Tim Duncan “The Big Fundamental”
Tim Duncan is not the flashiest player, but he is one of the more talented big men to play in NBA history. Sometimes it’s not about being the flashiest players. Sometimes all that matters is being the best at the basics. That would describe Tim Duncan’s career.
Duncan’s athletic career didn’t begin with basketball. As a child, he dreamed of being an Olympic swimmer. Aside from this, there was also some tragedy in Duncan’s childhood. His mother died of breast cancer one day before his 14th birthday.
It wasn’t until 9th grade that Duncan would play basketball and that would be lifechanging for him. As a senior in high school he averaged 25 points per game and attracted the attention of Wake Forest University. That is where Duncan would end up playing college basketball.
Duncan got to play right away which wasn’t as common as it is today. The big man became known for his simple style of play down in the post.
In his sophomore season, Duncan was one of the hottest NBA prospects in college basketball. Still he didn’t leave until his senior year. He ended his college career winning the ACC Player of the Year award twice. His number 21 was eventually retired by Wake Forest.
Duncan was selected with the first pick in the 1997 NBA Draft by the San Antonio Spurs. He would join the Spurs who already had legend David Robertson on the roster. Duncan and Robertson would become known as the “Twin Towers” due to their great defense.
Even though Duncan was so talented, some critics called his game boring because his game was so simple but effective. That’s how he had earned the nickname “The Big Fundamental.” Duncan had a quality rookie season he averaged 21.1 points and 11.9 rebounds a game while earning his first All-Star nomination and won Rookie of the Year. He would go on to appear in 15 total All-Star games in his career.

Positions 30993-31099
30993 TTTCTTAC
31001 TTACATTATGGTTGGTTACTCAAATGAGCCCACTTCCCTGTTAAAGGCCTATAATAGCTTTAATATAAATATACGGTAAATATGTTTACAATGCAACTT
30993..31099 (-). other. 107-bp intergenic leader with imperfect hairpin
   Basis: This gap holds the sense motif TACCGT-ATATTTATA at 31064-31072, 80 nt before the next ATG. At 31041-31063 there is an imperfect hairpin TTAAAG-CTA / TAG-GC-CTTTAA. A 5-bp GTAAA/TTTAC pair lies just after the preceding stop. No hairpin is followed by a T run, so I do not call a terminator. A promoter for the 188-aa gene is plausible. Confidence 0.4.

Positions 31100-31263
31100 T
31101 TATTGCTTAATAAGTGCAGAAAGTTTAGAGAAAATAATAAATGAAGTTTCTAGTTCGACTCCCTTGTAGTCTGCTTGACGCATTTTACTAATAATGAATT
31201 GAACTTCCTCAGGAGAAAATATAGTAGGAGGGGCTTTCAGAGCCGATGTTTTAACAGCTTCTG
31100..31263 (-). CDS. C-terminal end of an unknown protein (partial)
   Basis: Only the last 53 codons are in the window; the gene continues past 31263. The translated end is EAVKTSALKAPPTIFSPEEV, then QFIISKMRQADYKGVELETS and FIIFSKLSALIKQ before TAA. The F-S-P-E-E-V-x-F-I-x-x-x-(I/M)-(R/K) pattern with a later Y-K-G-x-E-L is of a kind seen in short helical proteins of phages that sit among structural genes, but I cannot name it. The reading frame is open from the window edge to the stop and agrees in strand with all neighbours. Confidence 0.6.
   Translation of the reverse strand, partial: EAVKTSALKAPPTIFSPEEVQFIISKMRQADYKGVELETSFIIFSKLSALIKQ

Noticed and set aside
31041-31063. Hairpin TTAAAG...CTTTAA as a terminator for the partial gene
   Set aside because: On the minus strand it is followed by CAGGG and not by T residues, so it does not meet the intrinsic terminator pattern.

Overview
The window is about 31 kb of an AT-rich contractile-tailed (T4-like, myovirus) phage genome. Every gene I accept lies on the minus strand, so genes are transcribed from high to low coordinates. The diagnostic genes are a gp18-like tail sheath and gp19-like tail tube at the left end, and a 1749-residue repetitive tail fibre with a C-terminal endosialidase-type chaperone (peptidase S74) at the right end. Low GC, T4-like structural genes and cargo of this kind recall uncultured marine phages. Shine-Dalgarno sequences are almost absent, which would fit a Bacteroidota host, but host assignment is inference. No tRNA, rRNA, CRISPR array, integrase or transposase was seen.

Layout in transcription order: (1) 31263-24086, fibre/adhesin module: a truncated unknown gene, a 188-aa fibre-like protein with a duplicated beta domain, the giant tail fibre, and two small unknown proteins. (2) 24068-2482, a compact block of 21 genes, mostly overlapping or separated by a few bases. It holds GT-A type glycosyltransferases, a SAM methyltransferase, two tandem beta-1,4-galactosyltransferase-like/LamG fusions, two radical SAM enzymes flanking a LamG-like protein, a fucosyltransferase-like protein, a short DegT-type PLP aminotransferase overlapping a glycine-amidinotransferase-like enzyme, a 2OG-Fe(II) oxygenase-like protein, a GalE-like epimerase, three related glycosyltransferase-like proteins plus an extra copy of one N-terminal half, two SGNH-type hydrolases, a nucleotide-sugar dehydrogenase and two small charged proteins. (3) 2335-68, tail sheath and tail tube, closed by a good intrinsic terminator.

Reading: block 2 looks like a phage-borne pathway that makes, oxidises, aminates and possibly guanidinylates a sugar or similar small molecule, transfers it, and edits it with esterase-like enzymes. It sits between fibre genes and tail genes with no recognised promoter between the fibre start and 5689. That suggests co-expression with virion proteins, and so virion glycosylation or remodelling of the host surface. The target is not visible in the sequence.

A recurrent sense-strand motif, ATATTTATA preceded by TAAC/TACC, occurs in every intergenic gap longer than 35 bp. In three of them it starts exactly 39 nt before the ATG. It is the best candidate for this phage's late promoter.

It wasn’t long before Duncan won his first NBA Championship. Duncan won his first championship in the 1998-’99 season. Not long after that, one of his best seasons came in just his fifth year, where he averaged 25.5 points and 12.7 rebounds per game in the 2001-’02 season.
A major turning point for Duncan’s career was when David Robertson retired. Duncan was expected to be a leader down low. He continued to be a leader on the scoreboard but Robertson even admitted that it would take some time for Duncan to be a leader in the locker room. In his first season without Robertson, Duncan averaged 22.3 points and 12.4 rebounds a game.
It wasn’t long before Duncan would be winning another championship. In 2005 he won the third championship of his career. This was also rather special because Duncan won his third NBA Finals MVP award. He joined Michael Jordan, Magic Johnson, Shaquille O’Neal, as the only players to do so.
From 2007-’13 Duncan and the Spurs struggled in the playoffs, but Duncan’s career didn’t end on a bad note. In 2014 Duncan won his fifth NBA Championship. The Spurs dominated and Duncan became the oldest player to have a 20-20 game. This title made Duncan the only player besides John Salley to win a title in three different decades.
Post playing career
Duncan’s career ended in 2016 when he announced his retirement in July. That same year his number was retired by the San Antonio Spurs and he would join Gregg Popovich’s coaching staff. Duncan averaged 20.6 points and 11.4 rebounds a game in his career. He is the model of consistency.
Duncan made his debut as a head coach in 2020 when he was the acting head coach while Popovich missed the game due to personal reasons.
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